Novel high-throughput sequencing methods outperform earlier approaches in terms of resolution and magnitude. They enable identification and relative quantification of community members and offer new insights into fungal community ecology. These methods are currently taking over as the primary tool to assess fungal communities of plant-associated endophytes, pathogens, and mycorrhizal symbionts, as well as free-living saprotrophs.
Taking advantage of the collective experience of six research groups, we here review the different stages involved in fungal community analysis, from field sampling via laboratory procedures to bioinformatics and data interpretation. We discuss potential pitfalls, alternatives, and solutions.
Highlighted topics are challenges involved in: obtaining representative DNA/RNA samples and replicates that encompass the targeted variation in community composition, selection of marker regions and primers, options for amplification and multiplexing, handling of sequencing errors, and taxonomic identification.
Without awareness of methodological biases, limitations of markers, and bioinformatics challenges, large-scale sequencing projects risk yielding artificial results and misleading conclusions.
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The increasing use of molecular markers to identify fungi and analyse fungal communities in a phylogenetic context has initiated a boom in fungal ecology and phylogenetics. Our understanding of the important roles of fungi in symbiotic and pathogenic interactions with plants, as well as in transformation of plant litter and nutrient cycling, is thereby rapidly increasing. In particular, high-throughput sequencing methods enable detailed, semiquantitative analysis of fungal communities in large sample sets and provide ecological information that extends far beyond that provided by previous methods in terms of detail and magnitude. The process from field samples to species abundance data involves a long series of steps, from sampling via laboratory handling to bioinformatics treatment (Fig. 1). At each step, there is a risk of losing and distorting information. Here we present an overview of the steps involved, highlight potential pitfalls, discuss alternatives, and propose solutions.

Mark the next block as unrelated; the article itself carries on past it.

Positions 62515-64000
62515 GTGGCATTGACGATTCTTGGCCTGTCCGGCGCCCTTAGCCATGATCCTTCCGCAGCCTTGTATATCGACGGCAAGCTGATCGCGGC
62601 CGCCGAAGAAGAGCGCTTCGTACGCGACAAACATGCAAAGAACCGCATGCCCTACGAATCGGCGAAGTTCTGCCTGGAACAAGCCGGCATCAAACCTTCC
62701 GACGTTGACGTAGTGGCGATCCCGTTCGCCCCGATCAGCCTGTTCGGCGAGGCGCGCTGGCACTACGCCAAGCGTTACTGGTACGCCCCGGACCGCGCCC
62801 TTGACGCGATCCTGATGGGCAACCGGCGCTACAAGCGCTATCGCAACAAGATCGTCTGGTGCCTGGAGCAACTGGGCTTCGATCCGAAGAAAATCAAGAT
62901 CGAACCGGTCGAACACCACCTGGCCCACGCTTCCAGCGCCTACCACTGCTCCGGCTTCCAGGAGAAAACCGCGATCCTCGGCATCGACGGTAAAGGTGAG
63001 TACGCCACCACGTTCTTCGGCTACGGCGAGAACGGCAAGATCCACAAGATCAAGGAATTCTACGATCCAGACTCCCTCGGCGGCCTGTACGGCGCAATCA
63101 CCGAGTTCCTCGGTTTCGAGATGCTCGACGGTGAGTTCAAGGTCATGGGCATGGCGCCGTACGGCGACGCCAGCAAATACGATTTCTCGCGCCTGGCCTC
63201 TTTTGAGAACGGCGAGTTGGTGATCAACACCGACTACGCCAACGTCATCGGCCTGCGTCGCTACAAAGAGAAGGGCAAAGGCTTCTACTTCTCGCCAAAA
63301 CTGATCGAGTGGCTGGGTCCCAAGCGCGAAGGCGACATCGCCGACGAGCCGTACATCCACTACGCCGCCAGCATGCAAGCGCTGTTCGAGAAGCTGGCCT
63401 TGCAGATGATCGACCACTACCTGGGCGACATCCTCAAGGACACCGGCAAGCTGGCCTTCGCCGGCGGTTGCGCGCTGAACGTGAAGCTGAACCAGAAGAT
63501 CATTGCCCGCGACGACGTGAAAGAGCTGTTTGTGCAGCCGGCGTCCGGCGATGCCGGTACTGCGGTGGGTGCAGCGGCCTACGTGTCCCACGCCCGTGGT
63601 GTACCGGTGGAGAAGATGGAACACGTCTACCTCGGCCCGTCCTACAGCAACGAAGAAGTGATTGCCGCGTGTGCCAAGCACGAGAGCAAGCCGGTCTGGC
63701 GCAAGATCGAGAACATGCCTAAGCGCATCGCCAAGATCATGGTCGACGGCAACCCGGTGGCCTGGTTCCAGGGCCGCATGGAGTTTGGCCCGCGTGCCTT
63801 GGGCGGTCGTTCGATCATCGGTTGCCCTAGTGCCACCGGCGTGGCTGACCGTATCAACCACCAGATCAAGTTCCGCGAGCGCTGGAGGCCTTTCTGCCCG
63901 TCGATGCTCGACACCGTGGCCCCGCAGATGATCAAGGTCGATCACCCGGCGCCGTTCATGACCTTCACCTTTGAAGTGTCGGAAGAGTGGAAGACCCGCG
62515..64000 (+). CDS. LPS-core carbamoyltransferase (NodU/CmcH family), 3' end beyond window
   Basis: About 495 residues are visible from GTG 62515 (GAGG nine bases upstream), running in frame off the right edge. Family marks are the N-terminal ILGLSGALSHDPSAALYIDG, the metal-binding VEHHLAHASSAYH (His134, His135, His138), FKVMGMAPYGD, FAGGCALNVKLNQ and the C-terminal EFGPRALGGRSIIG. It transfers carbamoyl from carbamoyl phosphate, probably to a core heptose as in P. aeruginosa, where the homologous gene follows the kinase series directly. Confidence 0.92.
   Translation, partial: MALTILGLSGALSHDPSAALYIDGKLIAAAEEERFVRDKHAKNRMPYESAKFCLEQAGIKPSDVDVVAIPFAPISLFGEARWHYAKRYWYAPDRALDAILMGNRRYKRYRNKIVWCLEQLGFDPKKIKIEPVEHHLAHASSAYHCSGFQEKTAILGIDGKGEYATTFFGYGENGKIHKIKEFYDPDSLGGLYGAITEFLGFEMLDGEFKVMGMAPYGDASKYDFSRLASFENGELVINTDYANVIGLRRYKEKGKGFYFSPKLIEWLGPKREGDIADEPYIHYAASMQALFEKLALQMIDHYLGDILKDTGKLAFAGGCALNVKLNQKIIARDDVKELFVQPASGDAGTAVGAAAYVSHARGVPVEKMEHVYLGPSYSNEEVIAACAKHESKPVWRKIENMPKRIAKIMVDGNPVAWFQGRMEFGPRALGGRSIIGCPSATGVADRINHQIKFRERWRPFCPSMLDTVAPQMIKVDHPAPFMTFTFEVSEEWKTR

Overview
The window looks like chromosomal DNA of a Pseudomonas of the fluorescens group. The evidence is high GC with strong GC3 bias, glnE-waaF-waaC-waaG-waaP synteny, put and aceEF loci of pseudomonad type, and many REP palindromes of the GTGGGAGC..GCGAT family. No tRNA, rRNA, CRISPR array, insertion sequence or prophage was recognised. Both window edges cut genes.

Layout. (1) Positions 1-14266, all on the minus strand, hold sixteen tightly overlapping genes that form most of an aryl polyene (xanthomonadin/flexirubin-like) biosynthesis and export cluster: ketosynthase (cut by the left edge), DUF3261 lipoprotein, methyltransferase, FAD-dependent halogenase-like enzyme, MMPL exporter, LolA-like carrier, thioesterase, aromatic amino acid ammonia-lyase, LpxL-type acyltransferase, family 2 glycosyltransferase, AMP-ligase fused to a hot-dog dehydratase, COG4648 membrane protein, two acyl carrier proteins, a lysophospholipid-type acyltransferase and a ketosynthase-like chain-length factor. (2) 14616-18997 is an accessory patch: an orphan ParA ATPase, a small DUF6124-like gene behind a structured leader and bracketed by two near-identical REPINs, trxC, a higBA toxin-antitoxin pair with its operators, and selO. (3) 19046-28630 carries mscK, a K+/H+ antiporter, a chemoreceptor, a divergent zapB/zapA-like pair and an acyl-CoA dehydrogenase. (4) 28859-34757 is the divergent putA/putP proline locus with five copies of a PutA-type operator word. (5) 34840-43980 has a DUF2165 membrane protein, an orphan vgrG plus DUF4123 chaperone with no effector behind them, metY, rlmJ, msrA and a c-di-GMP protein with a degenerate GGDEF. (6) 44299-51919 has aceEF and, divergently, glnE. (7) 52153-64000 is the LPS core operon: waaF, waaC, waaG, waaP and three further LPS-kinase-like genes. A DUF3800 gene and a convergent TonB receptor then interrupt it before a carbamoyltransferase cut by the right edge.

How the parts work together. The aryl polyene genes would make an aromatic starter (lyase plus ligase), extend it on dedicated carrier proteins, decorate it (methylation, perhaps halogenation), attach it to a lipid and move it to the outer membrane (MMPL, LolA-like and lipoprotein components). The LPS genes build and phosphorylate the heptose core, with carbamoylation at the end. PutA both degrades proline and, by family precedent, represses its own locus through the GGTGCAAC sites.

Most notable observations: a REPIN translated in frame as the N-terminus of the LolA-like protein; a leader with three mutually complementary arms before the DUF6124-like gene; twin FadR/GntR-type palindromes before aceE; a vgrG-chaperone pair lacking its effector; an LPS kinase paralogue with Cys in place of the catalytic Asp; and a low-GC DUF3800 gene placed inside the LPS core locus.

The collecting of field samples to cover the targeted variation and enable statistically robust conclusions at the desired scale of inference represents a major challenge, and optimal strategies concerning the number and spatial distribution of samples have been discussed extensively (Petersen et al., 2005; Prosser, 2010; Lennon, 2011). Collection of fungal samples calls for some additional consideration, because of the indeterminate growth of mycelia and the multitude of contrasting morphologies and trophic strategies that coexist and interact in fungal communities.